About 160 Tons of Garbage Left in Yatir Forest every Week

Monday, August 20, 2018

Significant increase in the amount of domestic garbage disposed of in Yatir Forest by garbage truck drivers

KKL-JNF staff report an increase of domestic refuse left in the forest over the past month and ask for the public’s help in reporting on garbage offenders.

During the past month KKL-JNF staff have reported a significant increase in the amount of domestic garbage disposed of in Yatir Forest by garbage truck drivers who come in the late night hours, mainly from the central region, and pollute the forest and the tourist sites.

This is not the first time that KKL-JNF has taken a stand against the garbage truck drivers, who throw out domestic garbage or construction waste in the forest. The numbers have recently reached record heights. During the past month about 160 tons of domestic waste have been disposed of in Yatir Forest, a site that is a significant green lung for the Negev and a bustling tourist attraction all week long.

In addition, Yatir Forest is critically important in terms of sand dune migration and mitigating the desertification effect that threatens Israel. For this reason it is important to understand that garbage damages the soil, the trees and the animals that live in the forest, along with creating a serious ecological problem.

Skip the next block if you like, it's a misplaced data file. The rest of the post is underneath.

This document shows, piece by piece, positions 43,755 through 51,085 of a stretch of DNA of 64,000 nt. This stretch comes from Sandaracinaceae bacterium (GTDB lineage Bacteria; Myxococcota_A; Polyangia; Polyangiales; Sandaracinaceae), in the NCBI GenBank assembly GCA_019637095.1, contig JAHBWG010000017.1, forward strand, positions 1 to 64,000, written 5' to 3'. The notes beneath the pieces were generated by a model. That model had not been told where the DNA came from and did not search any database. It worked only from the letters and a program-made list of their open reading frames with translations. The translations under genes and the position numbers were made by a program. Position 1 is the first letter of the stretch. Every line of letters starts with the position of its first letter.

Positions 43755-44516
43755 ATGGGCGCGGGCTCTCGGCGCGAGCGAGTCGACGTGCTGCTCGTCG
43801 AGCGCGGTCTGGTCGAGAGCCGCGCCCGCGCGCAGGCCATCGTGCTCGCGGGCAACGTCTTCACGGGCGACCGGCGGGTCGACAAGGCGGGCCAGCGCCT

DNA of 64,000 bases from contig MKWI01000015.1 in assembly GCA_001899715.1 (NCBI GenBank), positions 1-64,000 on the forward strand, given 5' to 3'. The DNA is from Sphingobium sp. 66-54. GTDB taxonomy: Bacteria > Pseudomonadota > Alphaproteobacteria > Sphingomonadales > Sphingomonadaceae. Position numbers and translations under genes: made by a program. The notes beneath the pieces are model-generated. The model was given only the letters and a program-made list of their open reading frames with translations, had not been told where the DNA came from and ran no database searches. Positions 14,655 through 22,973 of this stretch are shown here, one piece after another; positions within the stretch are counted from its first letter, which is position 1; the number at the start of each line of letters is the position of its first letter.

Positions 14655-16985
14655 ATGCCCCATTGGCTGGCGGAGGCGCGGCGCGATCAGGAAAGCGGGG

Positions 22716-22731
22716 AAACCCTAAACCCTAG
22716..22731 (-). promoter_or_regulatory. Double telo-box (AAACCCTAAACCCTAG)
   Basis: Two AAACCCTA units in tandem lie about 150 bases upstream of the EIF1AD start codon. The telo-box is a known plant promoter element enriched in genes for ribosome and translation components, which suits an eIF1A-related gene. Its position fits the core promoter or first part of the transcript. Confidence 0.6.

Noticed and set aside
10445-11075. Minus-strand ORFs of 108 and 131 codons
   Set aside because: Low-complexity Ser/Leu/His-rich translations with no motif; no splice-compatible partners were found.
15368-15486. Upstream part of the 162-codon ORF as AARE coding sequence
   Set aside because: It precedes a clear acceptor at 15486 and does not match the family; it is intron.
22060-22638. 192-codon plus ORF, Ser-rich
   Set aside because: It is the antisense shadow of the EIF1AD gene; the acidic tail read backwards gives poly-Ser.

According to KKL-JNF staff in the field, who monitor and try to bring the garbage truck offenders to justice, most of the garbage trucks come from Israel’s central region. KKL-JNF believes that the reason for the disposing of the garbage in Yatir Forest is apparently in order to save travel time to landfill sites in the south, along with saving the cost of garbage burial, which can come to thousands of shekels for each truck.

According to KKL-JNF Yatir Bloc Forester Abed Abu-Alkqiyan, who is very familiar with this subject, his job as a forester is “first and foremost to protect and care for the forest itself. Every week my team and I go to the forest and see new piles of garbage that were thrown out. We try to catch the offenders, but they’re usually active during the late hours of the night, so it’s difficult to catch them red-handed. Unfortunately, we have reports that local residents from the south help them get rid of their garbage in the forest.”

This week a major catastrophe was averted when anonymous persons set piles of garbage on fire after an interview with Abed Abu-Alkqiyan was aired on Channel 10. A fire spotter in the forest observation tower located the fire in time and summoned a team with a fire truck, and together with a nearby power shovel, they succeeded in putting the fire out.

The dedicated forester, who has been dealing with the problem of garbage in the forest, also asked for help from visitors and local residents who live nearby. “If anyone sees a garbage truck entering the forest, please report it immediately to the local authorities, KKL-JNF or the police – the forest belongs to us all and we must all protect it.”